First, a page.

The median sale price of homes in Austin has outpaced local buying power, according to new data. BRANDON LAUFENBERG

Austin Business Journal writes, "Home prices in Austin are eclipsing the median buying power of local residents.

That's according to data from First American Financial Corp., which found the housing markets in at least half of the nation's major metro areas are overvalued compared to local buying power.

Home prices have soared nationally over the past decade — especially during the pandemic — and that's driving a significant affordability crisis in many regions. High interest rates and a sustained lack of inventory aren't helping matters.

Local buying power in Austin is $434,663, according to the data. Unfortunately for those in the market for a new home, the median sale price of a house in Austin was clocked at $466,867. That's about a $32,000, or 7%, difference.

Compare that to the relative ease Houstonians have when seeking mortgage approval. In Houston, there's a 19% difference between the median existing home price of $330,996 and Houstonians' median home buying power of $408,398. 

Still, as the median sale price of an Austin home has creeped up throughout the year, so too has local inventory — Austin reached 4.3 months of inventory in April — which has increased the number of homes at many price points, according to the April report from Unlock MLS.

“Despite the higher rate environment, the uptick in affordable inventory in the $300,000 range is allowing more first-time buyers to achieve homeownership," stated Clare Losey, Unlock MLS and ABOR housing economist. "As we progress through the year, mortgage rates are expected to remain elevated with a slight possibility of a gradual decrease, which would result in an increase in buyers’ purchasing power.”

The median sales price of a home in April came in at $469,998, up 4.4% from March and about 1% from a year ago, according to the Unlock MLS report. Meanwhile, Freddie Mac reported the average 30-year fixed-rate mortgage for the week of May 30 was 7.03%.

The most overvalued housing markets

As of March, homes in several California communities were among the nation’s most overvalued compared to local buying power.

In Los Angeles, buying power was a mere $413,108 compared to the median existing home price of $923,750 — meaning homes were valued at 124% above buying power.

San Jose (98%) wasn’t far behind. Even with tech layoffs and migration trends, housing affordability in Silicon Valley and the San Francisco Bay Area remains a significant challenge.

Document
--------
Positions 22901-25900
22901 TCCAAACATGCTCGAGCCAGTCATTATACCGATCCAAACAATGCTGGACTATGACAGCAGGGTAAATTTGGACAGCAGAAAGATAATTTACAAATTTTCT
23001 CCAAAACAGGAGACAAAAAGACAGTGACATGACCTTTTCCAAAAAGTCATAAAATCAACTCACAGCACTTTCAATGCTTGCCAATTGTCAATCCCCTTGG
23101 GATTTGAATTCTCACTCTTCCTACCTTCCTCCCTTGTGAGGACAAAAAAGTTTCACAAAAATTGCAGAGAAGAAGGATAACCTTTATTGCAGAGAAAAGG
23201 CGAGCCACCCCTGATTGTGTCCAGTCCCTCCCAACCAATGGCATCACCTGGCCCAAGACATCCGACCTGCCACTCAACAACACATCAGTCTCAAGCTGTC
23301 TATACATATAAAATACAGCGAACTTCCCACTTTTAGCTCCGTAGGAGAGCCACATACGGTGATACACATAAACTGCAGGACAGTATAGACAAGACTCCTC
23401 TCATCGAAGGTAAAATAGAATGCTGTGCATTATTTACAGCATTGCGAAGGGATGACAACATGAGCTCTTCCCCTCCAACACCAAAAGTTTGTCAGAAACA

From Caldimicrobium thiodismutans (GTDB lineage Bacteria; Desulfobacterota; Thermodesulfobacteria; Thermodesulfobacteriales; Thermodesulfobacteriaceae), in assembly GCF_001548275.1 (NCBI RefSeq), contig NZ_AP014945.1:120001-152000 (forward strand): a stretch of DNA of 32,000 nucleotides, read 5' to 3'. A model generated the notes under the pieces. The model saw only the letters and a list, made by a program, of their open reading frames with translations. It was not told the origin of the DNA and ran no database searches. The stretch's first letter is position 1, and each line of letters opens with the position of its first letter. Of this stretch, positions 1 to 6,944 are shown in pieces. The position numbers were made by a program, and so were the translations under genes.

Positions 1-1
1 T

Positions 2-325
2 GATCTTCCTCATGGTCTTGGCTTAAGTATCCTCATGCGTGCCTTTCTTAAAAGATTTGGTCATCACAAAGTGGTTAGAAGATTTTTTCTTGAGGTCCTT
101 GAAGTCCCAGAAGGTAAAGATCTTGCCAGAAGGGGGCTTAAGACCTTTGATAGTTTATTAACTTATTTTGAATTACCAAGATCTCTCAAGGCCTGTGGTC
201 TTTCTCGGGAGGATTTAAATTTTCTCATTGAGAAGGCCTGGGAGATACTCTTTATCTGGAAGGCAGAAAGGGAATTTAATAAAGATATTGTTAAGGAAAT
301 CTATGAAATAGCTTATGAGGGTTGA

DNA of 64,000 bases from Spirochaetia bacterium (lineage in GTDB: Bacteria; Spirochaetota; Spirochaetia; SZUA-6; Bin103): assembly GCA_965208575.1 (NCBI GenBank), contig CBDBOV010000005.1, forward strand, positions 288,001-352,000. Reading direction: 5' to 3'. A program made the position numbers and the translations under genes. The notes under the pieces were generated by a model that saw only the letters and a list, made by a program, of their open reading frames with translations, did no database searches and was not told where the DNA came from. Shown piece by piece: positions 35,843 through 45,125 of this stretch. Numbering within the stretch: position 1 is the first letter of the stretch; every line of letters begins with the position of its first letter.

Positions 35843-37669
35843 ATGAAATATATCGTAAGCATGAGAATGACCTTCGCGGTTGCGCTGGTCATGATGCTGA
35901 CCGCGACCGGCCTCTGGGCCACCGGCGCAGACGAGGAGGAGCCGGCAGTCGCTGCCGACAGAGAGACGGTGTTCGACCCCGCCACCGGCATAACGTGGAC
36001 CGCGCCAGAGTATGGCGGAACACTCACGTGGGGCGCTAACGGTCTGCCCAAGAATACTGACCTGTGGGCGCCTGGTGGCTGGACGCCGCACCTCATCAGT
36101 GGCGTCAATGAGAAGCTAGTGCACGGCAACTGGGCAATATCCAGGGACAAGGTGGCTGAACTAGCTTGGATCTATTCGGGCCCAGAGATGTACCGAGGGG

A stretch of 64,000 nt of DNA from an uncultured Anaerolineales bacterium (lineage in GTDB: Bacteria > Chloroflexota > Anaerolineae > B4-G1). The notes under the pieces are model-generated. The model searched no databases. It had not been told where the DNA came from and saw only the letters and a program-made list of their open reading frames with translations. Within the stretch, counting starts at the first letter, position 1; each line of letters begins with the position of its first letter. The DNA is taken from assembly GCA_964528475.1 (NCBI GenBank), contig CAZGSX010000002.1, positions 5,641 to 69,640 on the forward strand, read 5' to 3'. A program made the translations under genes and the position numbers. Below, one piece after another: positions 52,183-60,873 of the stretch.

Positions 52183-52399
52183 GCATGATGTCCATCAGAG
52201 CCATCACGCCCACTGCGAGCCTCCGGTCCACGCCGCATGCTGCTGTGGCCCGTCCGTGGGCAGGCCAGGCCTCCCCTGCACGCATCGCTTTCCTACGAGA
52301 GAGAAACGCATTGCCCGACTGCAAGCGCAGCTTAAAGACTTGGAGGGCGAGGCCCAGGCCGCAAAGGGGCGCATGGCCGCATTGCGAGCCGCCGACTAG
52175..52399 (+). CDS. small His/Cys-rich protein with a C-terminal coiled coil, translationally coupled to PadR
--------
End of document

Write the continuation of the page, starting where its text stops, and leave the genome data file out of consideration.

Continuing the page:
Buying power in San Jose was $722,849, while home prices were almost double, at $1.43 million.

San Diego’s median price was 80% higher than what its residents could afford, while San Francisco’s was 76%.

Sky-high home prices in California, among other factors, have prompted many to leave the state.

Midwest may have room to grow

Conversely, data on buying power suggests several cities across the Rust Belt have significant opportunity for property to appreciate.

Some also rank among the strongest markets for first-time homebuyers.

In Detroit, median home prices were $216,126. That's 44% below the local buying power of $388,258. After a period of challenges, the Motor City more recently has become a poster child for revitalization amid a frenzy of new development.

Meanwhile, homes in Cleveland were selling near $182,500, while residents could typically afford $310,572 — indicating homes were 41% less than local buying power. In Pittsburgh, the median home price of $188,100 was 39% below the buying power of $310,802.

Economists say housing prices continue to pinch many buyers — and interest rates aren't helping matters.

Researchers at Redfin Corp. noted earlier this year that homeowners are staying in their homes twice as long as they did back in 2006, when the median homeowner spent 6.5 years in one place.

That figure reached 13.4 years in 2020 but has since dipped to 11.9 years as of 2023.

“Americans who already own homes benefit from rising values and can consider themselves lucky they broke into the housing market while they could still afford it,” said Elijah de la Campa, senior economist at Redfin, in a statement. “On the other hand, price appreciation makes the prospect of buying a new home daunting or even impossible for many people who want to move.”

Joanne Drilling contributed to this report."



Source: Austin Business Journal

Written by: Cody Baird

Published: June 4, 2024

Posted by Grossman & Jones Group on


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